I received this book from the author in exchange for an honest review.

Summary: A family secret is revealed
during an ill-fated—yet hilarious—trip to Disney World.

Sixteen-year-old Hannah Sampson knows her family is not what you would call
normal. Her father compulsively buys dented cans and has a particular fondness
for cans without labels, which are extremely discounted because their contents
are a mystery. Her mother takes countless pictures of her family and then glues
them down into the pages of her scrapbooks, but does not allow anyone to look
at them. Ryan, Hannah’s mischievous fourteen-year-old brother, is headed
straight for the remedial track at the local community college, if he’s lucky.
Ben, her eight-year-old brother, is a walking sound effects machine, who
prefers to communicate with noises rather than words. While Hannah is focused
on escaping her working-class Connecticut suburb, she also finds herself being
tugged back home as she worries about her brother Ben.

Hannah’s parents inflict one last family vacation on the Sampson children, a
trip that goes comically wrong almost from the get-go. Hannah is forced to
confront her family’s past in Disney World, of all places, when an emotional
argument prompts her parents to disclose a secret they have been keeping from
the children for sixteen years. Ultimately, she must decide whether to leave
her hometown and not look back, or to focus on helping her family.

My thoughts: You know how sometimes a
great book comes along that on putting alongside all the review copies you have
read up to that point, seems, most incredibly, even greater. Last year, it may
have been The Persecution of Mildred Dunlap that did that for me. This year, it
is Dented Cans. It would be rather unfair and would count as cheating to go
back and slightly reduce the ratings of all the books I’ve reviewed (I only
rate review copies, the idea of giving books stars bothers me, but that’s
another issue.) So, instead I’m going to give this book six stars (out of
five… yes, that was a joke.) Dented Cans has left me in complete awe.
I could easily identify with Hannah. For one, she has a habit of going off on tangents and tends to ramble. That may be a problem for some readers, but she seemed quite sensible to me. Hannah seems much older than she is, too thoughtful, always worrying, responsible, while still being quirky and ready, even at the most uncanniest of times, for a laugh! Most writers tend to make kids seem more childish than they ought to be at that age, but Heather hasn’t made that mistake with Hannah. She adds a sort of dry humour, which adds a dash of bright colour to the otherwise darker story.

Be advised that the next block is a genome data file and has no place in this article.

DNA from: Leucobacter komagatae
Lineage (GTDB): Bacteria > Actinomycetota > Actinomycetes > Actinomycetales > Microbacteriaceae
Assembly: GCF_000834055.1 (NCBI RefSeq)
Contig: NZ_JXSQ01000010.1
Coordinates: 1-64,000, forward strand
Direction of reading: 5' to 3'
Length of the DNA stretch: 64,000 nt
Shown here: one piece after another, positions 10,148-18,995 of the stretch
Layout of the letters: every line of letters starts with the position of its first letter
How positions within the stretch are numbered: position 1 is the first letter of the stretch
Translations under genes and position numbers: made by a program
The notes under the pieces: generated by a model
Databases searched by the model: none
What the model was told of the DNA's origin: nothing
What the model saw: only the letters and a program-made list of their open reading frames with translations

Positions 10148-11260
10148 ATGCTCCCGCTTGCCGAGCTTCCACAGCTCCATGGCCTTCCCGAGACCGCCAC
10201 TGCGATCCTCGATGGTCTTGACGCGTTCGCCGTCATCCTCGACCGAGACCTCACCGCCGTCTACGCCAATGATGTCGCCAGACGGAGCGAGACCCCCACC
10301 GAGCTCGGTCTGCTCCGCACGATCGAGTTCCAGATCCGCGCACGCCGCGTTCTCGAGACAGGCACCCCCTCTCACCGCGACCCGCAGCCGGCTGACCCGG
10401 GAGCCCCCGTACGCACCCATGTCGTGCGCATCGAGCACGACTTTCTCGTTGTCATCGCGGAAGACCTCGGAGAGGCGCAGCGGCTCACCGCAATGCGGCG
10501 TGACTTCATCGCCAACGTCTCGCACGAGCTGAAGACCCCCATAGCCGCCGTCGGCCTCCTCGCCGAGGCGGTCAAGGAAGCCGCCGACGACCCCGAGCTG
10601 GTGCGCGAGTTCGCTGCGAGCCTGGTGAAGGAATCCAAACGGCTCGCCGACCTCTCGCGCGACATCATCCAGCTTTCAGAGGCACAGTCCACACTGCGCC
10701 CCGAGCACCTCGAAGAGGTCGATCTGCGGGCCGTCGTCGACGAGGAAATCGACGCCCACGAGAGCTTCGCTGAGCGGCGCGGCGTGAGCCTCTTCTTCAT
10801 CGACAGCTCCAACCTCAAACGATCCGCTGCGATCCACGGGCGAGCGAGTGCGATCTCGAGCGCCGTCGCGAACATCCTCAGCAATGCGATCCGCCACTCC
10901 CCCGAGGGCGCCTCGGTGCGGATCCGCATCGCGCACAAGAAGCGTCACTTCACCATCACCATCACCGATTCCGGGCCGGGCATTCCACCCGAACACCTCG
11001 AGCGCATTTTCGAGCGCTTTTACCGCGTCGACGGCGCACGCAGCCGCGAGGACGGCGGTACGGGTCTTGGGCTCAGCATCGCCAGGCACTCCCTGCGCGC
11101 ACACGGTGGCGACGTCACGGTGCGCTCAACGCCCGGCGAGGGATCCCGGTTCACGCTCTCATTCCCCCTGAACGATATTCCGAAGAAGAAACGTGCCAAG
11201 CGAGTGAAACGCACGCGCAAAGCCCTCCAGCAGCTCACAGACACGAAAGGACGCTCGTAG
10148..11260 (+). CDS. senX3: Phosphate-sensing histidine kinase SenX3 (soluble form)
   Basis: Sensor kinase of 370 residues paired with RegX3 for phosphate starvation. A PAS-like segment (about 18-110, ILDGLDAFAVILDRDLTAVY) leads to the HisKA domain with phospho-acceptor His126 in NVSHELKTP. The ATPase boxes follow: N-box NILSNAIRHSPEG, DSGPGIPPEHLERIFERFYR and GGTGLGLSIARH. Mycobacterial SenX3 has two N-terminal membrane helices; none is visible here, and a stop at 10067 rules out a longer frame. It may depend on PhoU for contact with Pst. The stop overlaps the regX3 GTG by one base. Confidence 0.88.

All the characters in this book might as well be real people with real problems, just trying to find their place in this world. The family that Heather has created is so fleshed out, Ryan and Hannah, Mom and Dad and even the ones that are only referred. The book really made me think and the thoughts revolved around in my mind for a long time. You could say the book is about family secrets, or the fact that there is a lot more to people than you see on the outside. Every person has some story hidden deep under, that makes them into what they are, makes them do the things they do and we may not always be quite able to understand it. But we ought to respect it. 
It seemed like such an odd book, with the strange title and the cover that gives it the appearance of a non-fiction about dented cans. You don’t have any girls in huge gowns with fancy hair and painted faces on the cover, though it seems to be so ‘in’ these days. The book, quite like its cover, is like nothing I’ve already come across. If you’re one of those readers, who steer clear of self-published books, this little novel might just change your mind. Grab your copy right now!